More Than Half of Gen Z Invests: Here’s What They Sink Their Money Into
A new study from GOBankingRates offers good news to anyone worried about Gen Z’s commitment to their financial future. Although the youngest adults are a little less likely to invest their money than millennials, Gen Z invests in percentages that are nearly equal to those of middle-aged adults between 45-54 — and they’re actually more likely to invest than older Americans 55 and up.
The study, which surveyed more than 1,000 American adults, found that 43% of Gen Zers (18-24) aren’t yet investing. That means 57% are, which might be shocking to those who stereotype the youngest generation as irresponsible and short-sighted.
Wait. Yes to Real Estate, But No to Crypto?
The study’s most striking revelation was that only about 11% of the Gen Zers who invest sink their money into cryptocurrency. Twice as many, about 22%, invest in the stock market, and about 14%-16% invest in 401(k)s or IRAs and mutual funds or ETFs. In fact, the only category that draws fewer young adults than crypto is the 5% who dabble in collectibles.
Remarkably, the biggest plurality — a little more than 24% — invest in real estate.
So, how is it that Gen Zers shun cryptocurrency — which is almost universally associated with young, tech-savvy risk-takers — but they flock to real estate, which has always been the realm of mature, stable investors with assets, income and credit?
As it turns out, assumptions about Gen Z rarely hold up to reality.
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Gen Z Missed Tech’s Training-Wheels Phase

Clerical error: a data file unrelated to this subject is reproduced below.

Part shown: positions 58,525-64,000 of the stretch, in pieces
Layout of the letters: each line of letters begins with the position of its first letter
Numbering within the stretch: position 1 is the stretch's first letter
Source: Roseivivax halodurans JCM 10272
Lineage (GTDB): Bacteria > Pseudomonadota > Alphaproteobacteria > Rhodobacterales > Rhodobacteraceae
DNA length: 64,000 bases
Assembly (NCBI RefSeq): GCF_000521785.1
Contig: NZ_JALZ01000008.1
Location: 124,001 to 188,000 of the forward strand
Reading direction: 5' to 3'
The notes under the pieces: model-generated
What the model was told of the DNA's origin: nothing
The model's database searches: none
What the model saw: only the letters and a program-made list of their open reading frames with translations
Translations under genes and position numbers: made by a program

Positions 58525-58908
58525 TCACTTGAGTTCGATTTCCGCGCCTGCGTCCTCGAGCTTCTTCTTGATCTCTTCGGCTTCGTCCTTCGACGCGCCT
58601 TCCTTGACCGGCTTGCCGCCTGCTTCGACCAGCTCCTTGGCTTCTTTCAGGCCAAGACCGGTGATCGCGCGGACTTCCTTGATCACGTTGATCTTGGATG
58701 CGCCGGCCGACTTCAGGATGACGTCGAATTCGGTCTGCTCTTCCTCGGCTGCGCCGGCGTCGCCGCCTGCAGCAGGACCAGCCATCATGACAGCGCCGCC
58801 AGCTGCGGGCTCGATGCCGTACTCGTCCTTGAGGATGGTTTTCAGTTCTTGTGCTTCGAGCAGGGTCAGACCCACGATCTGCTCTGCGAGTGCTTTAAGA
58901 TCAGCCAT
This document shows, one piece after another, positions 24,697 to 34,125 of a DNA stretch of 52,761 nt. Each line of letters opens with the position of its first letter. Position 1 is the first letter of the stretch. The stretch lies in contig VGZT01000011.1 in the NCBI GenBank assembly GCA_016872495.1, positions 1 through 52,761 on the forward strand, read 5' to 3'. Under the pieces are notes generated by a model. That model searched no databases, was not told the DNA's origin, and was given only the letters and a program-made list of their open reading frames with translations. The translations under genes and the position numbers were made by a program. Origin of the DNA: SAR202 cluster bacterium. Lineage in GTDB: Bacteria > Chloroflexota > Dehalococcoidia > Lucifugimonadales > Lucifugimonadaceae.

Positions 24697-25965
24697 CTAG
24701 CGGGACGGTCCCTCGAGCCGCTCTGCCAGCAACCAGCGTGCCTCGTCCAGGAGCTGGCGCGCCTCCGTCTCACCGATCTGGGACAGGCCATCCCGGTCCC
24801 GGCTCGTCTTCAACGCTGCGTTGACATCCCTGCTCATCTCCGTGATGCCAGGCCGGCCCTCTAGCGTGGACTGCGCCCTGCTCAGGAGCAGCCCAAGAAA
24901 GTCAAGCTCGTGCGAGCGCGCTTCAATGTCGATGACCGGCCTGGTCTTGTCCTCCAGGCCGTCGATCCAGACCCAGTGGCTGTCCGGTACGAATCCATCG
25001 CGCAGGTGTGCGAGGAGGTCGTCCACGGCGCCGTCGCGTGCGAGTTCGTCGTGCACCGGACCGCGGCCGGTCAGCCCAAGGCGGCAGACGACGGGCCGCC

George Sinis is a computer science professional and longtime crypto trader who owns an educational crypto and finance media company called BuyCryptoSafety.
In his experience, the common presumption that the youngest adults are crypto’s biggest fans just isn’t grounded in reality. Today’s 20-year-olds were seven when Bitcoin debuted in 2009 — their concept of how we got here is purely academic. Older sets, on the other hand, watched it evolve in real time.
“Older generations, especially us millennials, had to go through all the phases of the internet and technology,” said Sinis. “Before forums, blogs and social media, we had to figure out everything ourselves, which made us quite tech-savvy. On the other hand, whenever I do a crypto presentation to a Gen Z audience, the most common complaint I get is that they find crypto too confusing and don’t have the patience to learn how everything works. My experience shows that Gen Z is very skilled at handling social media, but their tech knowledge doesn’t extend further. That is why they pick a simpler investing model like real estate. As time goes on, I think we will see a significant influx of Gen Z investors in the crypto market as they become more confident and mature.”
But They Also Missed the Great Recession
Sinis’s thesis — that Gen Z is shying away from crypto until they get a better grasp on the technological evolution that birthed it — is certainly valid. But bear in mind that his perspective is that of a blockchain specialist.
Brian Davis, founder of Spark Rental, also believes a lack of pre-2009 context drives the dynamic — but he sees the issue through the lens of a real estate professional.